The largest denomination of Christianity in Burma, without question, is the Arminian Baptist movement, which was brought over originally by Judson (although, it wasn’t so Arminian, back then) and then molded by Anglo ministers to Karen and Chin, and then taken over by the ethnic people. However, there are also other denominations of Christianity present, such as Catholicism and Lutheranism (both confessional Lutherans, who migrated from India and *puke* liberal Lutherans who have been influenced by liberal world-wide Lutheran organizations), but they are in smaller proportions than that of the Baptists. There are also, of course, cults such as Jehovah’s Witnesses and the Church of Jesus Christ of Latter-Day Saints (Mormons, *also puke*) present in Burma, all in smaller proportion than the Baptists.

        Similarly, with the Buddhists, because there are less Chinese Buddhists than Theravadan Buddhists, there exists less Chinese temples, giving them less places to worship. It is not always as simple as, “oh, well, one church/temple/mosque should be able to house X amount of people, and that should suffice”, because differences in confession and belief may cause a certain group to desire a separate place to worship. It is what I believe, an essential religious freedom; just like the freedom of you being a Buddhist, although your family is Hindu; and me being a Lutheran, although my family is either Baptist or Catholic. 😀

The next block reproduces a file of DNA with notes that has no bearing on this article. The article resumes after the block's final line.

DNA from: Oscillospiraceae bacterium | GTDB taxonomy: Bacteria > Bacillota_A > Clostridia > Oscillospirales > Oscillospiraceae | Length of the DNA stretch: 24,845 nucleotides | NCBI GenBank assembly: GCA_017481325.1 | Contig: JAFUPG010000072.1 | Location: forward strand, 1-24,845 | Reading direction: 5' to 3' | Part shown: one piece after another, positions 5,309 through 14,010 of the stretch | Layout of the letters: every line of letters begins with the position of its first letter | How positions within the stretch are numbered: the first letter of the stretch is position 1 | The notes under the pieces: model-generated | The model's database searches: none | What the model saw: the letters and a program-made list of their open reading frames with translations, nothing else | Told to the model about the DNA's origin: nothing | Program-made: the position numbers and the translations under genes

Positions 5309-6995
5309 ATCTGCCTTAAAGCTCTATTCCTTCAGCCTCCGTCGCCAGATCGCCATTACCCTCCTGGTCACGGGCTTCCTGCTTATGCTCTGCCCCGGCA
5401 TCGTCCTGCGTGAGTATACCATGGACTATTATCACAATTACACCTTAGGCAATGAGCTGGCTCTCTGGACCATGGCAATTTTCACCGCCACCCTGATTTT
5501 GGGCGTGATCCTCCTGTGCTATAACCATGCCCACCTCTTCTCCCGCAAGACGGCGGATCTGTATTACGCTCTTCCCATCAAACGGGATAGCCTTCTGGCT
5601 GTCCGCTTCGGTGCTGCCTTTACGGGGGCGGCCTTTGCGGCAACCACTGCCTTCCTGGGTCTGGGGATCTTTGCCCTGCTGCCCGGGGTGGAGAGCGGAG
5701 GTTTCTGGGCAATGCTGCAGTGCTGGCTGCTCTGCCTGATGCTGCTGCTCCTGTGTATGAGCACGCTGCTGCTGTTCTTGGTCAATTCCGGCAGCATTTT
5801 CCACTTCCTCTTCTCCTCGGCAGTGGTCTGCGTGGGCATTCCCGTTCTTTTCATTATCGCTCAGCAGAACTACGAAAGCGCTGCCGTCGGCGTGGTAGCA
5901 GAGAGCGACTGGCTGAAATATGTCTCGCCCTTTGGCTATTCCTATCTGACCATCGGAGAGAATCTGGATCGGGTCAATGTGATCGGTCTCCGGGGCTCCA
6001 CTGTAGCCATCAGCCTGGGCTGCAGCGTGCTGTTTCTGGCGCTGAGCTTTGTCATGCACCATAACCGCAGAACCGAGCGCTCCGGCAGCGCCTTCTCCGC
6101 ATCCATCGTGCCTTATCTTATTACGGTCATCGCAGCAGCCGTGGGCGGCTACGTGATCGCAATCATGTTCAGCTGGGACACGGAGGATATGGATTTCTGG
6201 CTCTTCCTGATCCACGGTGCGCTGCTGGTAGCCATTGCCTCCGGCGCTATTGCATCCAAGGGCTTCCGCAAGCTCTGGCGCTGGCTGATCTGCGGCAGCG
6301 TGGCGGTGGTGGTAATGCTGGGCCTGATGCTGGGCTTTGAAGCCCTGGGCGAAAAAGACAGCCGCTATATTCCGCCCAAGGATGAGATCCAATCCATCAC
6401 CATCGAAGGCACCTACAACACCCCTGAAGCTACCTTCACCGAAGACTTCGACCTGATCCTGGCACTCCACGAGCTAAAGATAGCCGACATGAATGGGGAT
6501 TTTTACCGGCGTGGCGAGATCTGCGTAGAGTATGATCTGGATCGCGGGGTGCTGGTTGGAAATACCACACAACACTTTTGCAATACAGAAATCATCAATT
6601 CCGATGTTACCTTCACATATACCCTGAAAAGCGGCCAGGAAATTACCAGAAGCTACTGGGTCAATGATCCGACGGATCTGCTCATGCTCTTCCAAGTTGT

Tyler

      • mydaydream says:

        My family is not Hindu. My ancestors were Hindus. 🙂 But I can say my family members are not pure Theravada Buddhists while I have no clue to which group of Buddhism I should sort myself into.

        My bad English. I meant to research the ratio of religious buildings with number of people who are following different religions. Although you mentioned it is not appropriate to measure how many religious places could house how many people, we still need that number. What if a very minor religion had no place to worship? Or what if there were 10 mosques in a township with a population of 70% Christians? My thought is not to exactly limit it but to rather look upon if there was freedom of religion or domination of certain religion – be it Buddhists or any other religion. If we could have such number, we could roughly see if Myanmar had freedom of religion at least in terms of sacred places. And when we talk about it, we should list down all other tangible factors – like we do not have discriminating laws like in Malaysia etc. etc.

  3. Mabaydar says:

    What a nice write up about this sis…. and very good explanation in the comment session. Your post always let me inspired to write my blog and feel closer to you. 🙂 keep on sis…